In June, I contributed music for an exhibition organized by the Gallery Sanso. The exhibition is titled Mutation Series and was curated by Dayang Yraola. The videos were edited by Annie Pacaña, who used images digitized from a collection of photographic slides created by the painter Juvenal Sanso. Sonic pieces were created by my group The Children of Cathode Ray and the electronica duo Rubber Ink, which were married to the videos that were then uploaded to the net.
We can say that two interaction forms governed the production and the encounter of the works exhibited in Mutation Series. In the case of production, the members of Cathode Ray created music together while physically and temporally distanced. As internet time lag makes it impossible* to jam music in real time over the net, each of us separately recorded improvisations to counterpoint sound files we emailed one another. This means the videos were created collaboratively and remotely. Once uploaded, the videos were then encountered in solitude, like books. This could be described in two ways: either as lonelier than watching a film in a theater — where one sees the film with an assembly – or as more relaxing than watching a film in a theater.
The twin processes of distanced collaboration and solitary encounter I described above are the oldest and easiest forms of net interaction. The same structure governs the situation of watching a movie on Netflix. I am currently involved in another project with the same structure and am sifting through a folder of sound files out of which a friend and I are meant to collaboratively shape into finished pieces for an album.
Another kind of project I participate in is the “live” broadcast. In this case, the works are encountered by a collective who are separated in space but (roughly) united together in time. This is something like listening to the radio. And like old-school radio, there is no need for the material to be performed live. I contributed a work to Sonic SONA, a net broadcast that took place at a scheduled time, and to which an assembly tuned in. In this case, the works were experienced by an audience that was separated in space but united in time. Again, this is relatively simple to do. It should be noted however, that the transmission was associated with a chatroom, which afforded the audience the opportunity to interact with each other in a way that old radio audiences did not.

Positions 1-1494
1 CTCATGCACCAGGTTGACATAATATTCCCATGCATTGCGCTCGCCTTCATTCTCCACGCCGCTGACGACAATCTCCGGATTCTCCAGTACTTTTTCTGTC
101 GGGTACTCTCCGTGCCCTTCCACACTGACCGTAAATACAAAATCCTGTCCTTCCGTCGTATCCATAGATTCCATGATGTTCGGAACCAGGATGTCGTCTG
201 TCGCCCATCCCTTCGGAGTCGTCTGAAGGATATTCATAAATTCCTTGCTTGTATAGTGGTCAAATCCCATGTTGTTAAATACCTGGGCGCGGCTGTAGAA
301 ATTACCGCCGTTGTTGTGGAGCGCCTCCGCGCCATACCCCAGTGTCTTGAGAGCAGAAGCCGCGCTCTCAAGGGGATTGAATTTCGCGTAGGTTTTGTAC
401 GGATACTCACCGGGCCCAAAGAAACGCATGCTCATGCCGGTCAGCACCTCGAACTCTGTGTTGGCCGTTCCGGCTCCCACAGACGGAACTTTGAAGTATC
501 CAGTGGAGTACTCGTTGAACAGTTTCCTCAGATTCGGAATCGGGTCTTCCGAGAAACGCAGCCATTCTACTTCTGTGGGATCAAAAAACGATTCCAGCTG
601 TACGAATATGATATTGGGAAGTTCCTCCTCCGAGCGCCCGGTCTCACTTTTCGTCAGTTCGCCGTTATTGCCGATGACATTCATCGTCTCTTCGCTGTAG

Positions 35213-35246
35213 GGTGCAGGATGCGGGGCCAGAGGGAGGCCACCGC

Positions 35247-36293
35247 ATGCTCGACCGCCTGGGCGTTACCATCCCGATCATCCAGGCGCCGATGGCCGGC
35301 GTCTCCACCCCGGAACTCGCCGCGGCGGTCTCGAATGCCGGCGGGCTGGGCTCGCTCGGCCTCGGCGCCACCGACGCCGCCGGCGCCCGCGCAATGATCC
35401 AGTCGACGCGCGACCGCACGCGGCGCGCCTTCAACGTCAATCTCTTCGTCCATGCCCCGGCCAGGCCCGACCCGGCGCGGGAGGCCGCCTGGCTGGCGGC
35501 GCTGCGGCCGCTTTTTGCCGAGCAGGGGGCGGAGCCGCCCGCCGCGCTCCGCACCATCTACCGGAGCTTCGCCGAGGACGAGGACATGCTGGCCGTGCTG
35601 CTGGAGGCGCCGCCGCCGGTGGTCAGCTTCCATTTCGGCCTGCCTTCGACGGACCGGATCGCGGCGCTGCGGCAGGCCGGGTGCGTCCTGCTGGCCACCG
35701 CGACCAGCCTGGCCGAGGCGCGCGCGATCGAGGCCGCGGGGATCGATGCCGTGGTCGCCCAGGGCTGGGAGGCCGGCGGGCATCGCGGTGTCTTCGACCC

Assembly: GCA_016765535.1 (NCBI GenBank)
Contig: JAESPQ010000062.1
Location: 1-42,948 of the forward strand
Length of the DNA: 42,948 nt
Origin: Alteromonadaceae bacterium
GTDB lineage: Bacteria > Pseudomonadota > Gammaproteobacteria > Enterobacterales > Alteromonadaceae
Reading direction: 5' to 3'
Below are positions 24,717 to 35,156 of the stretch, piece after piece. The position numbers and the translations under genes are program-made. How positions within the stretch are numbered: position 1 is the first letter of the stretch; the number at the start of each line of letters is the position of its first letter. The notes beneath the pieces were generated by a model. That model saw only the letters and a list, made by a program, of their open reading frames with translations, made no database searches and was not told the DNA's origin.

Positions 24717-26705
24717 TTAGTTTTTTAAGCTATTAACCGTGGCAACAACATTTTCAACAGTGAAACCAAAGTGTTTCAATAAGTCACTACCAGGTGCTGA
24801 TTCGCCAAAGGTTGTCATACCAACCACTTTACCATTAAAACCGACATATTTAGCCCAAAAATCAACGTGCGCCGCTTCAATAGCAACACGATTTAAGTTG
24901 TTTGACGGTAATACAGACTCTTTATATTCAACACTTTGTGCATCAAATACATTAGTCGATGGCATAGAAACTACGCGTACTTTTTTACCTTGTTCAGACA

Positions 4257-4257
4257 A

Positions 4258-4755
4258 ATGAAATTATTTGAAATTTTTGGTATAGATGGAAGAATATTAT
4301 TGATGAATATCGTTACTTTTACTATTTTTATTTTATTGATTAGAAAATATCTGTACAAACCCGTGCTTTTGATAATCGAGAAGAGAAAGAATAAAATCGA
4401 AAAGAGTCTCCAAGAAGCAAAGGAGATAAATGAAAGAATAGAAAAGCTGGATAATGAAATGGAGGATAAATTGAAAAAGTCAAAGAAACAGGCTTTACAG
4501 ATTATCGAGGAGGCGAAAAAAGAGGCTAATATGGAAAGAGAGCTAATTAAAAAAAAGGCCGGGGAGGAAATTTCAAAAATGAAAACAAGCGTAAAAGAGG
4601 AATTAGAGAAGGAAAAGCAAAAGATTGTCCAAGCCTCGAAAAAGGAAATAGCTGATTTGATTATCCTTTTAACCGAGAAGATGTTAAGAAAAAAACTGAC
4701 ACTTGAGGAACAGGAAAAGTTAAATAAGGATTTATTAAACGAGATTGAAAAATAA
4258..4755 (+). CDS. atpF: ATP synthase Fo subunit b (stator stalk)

We already know too well that the rituals most damaged by the pandemic are physical ones in close quarters. However, the example of the telephone points toward the potentially beneficial project of finding forms of net-mediated interaction that incorporate at least some of the characteristics that we prize in those physical rituals.
So another way of describing what the pandemic has done is to say that what has been most damaged by the pandemic are those interaction forms where the participants gather and interact in real time. The difficulties of jamming over conferencing software also illuminates the idea that there are grades and approximations of real time to aim for. It turns out that what we might call Zoom-grade real time is adequate to video conferences, but not to music jams, and so on.
Chatrooms, Multiplayer video games and Zoom offer clues and signposts towards the possibility of designing and evolving new forms of group interaction not modeled on pre-existing modes of interaction, and thus — unlike the “e-numan” that tortures my friend – less likely to strike participants like her as bad replicas of something they know and love. Most promisingly, they offer interaction where the participants, although separated in space, interact within a temporal structure closer to realtime than the forms previously mentioned.
*It would be possible to jam music where rhythm and synchronization are not critical, as is the case with certain kinds of drone music.